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Independent Party Looks Ahead After First Election As Major Party

Joe Wolf
Flickr -

The Independent Party of Oregon is looking ahead after their first time being on a general election ballot as a major party. The group didn't win any races but leaders say the party did make its presence known.

Last summer the Independent Party finally gained enough voters to qualify as Oregon's third major party. That meant the state paid to run its May primary, just like it does for Democrats and Republicans. But relatively few races on the general election ballot featured Independent Party candidates.

Party Secretary Sal Peralta said their success often came down to money.

"Where our candidates were able to get their message out, they did pretty well,” Peralta said. “And where they weren't able to get their message out because they weren't able to raise the money, they just did less well."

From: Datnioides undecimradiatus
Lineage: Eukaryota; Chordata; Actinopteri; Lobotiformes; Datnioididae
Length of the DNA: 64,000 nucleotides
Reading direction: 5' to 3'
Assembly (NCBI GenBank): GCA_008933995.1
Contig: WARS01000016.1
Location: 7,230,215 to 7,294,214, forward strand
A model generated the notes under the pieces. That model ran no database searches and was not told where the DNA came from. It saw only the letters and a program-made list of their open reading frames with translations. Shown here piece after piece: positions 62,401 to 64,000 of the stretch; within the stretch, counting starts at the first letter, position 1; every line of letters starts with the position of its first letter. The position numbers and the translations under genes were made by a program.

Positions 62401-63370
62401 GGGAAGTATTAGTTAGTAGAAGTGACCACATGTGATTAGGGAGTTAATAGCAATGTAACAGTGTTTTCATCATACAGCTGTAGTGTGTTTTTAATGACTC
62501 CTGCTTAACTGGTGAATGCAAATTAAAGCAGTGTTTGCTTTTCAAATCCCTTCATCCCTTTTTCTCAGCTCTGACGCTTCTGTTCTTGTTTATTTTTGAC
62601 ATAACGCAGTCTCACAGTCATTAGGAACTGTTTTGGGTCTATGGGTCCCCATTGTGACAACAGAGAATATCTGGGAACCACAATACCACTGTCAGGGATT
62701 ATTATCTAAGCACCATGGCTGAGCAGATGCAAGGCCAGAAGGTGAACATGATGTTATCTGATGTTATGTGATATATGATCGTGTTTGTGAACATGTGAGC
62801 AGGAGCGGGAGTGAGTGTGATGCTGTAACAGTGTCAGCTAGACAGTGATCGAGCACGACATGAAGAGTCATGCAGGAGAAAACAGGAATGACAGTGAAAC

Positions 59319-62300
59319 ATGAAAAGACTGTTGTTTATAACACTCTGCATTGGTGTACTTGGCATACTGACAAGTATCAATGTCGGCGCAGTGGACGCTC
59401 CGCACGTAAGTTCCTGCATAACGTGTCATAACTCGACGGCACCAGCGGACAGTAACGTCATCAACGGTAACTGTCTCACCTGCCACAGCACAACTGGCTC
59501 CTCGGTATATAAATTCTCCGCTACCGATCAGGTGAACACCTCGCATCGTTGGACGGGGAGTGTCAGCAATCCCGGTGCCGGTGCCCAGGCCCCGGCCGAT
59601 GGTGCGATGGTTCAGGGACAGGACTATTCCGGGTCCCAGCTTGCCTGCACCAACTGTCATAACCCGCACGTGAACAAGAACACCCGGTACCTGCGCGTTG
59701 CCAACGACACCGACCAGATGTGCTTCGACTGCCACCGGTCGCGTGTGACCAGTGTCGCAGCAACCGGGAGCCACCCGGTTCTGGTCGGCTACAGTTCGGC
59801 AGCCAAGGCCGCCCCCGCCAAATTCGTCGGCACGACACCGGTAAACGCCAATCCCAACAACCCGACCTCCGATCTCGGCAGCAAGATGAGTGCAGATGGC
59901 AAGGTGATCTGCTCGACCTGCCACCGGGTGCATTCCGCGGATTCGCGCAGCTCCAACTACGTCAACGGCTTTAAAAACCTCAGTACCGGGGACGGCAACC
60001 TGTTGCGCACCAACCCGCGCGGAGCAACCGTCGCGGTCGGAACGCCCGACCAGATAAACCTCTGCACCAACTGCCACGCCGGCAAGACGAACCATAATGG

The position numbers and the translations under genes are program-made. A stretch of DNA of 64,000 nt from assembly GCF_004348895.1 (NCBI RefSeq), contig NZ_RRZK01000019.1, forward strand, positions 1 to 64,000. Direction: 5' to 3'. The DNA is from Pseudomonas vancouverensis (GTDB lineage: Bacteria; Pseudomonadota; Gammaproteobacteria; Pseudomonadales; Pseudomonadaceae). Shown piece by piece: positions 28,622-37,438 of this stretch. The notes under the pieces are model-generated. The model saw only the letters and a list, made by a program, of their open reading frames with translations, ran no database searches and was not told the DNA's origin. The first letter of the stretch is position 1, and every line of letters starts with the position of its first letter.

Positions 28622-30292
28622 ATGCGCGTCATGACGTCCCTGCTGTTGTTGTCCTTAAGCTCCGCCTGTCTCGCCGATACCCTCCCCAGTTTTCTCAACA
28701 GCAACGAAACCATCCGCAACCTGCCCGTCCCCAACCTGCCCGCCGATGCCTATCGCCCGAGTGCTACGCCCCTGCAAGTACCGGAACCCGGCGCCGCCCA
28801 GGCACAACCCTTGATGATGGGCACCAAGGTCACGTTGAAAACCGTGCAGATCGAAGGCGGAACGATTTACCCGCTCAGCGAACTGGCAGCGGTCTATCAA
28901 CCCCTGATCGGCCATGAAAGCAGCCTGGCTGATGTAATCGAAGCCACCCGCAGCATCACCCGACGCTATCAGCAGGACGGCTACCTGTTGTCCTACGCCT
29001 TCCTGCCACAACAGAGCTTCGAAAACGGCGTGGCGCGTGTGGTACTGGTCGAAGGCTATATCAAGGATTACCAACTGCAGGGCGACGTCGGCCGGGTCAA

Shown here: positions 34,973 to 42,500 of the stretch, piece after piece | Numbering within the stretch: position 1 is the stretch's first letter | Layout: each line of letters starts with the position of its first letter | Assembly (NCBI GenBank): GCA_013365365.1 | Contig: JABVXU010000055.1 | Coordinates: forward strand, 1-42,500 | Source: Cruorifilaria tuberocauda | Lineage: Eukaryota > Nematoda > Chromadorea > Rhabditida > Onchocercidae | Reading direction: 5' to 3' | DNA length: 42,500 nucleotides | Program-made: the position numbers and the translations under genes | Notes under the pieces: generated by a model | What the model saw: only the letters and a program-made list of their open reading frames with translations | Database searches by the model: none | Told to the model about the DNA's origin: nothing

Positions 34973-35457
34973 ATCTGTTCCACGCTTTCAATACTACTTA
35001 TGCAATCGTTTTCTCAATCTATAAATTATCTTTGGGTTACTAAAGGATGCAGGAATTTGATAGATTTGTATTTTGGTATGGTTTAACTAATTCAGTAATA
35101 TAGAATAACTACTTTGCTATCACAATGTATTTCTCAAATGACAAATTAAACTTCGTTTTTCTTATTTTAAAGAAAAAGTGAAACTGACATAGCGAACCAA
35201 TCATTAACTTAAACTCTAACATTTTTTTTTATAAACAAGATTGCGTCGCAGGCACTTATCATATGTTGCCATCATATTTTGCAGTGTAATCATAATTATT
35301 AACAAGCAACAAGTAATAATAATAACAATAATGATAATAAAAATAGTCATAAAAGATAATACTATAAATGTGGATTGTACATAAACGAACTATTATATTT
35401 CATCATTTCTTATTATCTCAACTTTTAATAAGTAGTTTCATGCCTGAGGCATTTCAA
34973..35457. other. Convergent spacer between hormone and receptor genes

No Independent Party candidate came close to winning but some did pass the 30 percent threshold in races with just one other major party candidate. The party's best showing in a statewide race was in the contest for Treasurer. That's where former Republican state Sen. Chris Telfer received 9 percent of the votes in a race that ultimately went to Democrat Tobias Read.

More than 168,000 Oregonians voted for Telfer. That was well more than Read's margin of victory over the second-place vote getter, Republican Jeff Gudman.

More than 92,000 Independent Party voters cast a ballot. That's well under the number of Democrats and Republicans, but the Independent Party's turnout rate was very close to the statewide voter turnout rate.

Some Democratic and Republican candidates were cross-nominated by the Independent Party during the May primary, meaning the Independent Party's name appeared alongside the "Democrat" or "Republican" label on the ballot. Peralta said the party will work to remind cross-nominated candidates who won to respect the party's principles during the 2017 legislative session.

The party's platform includes calls to "reduce special interest influence over government processes," and to "increase transparency in government."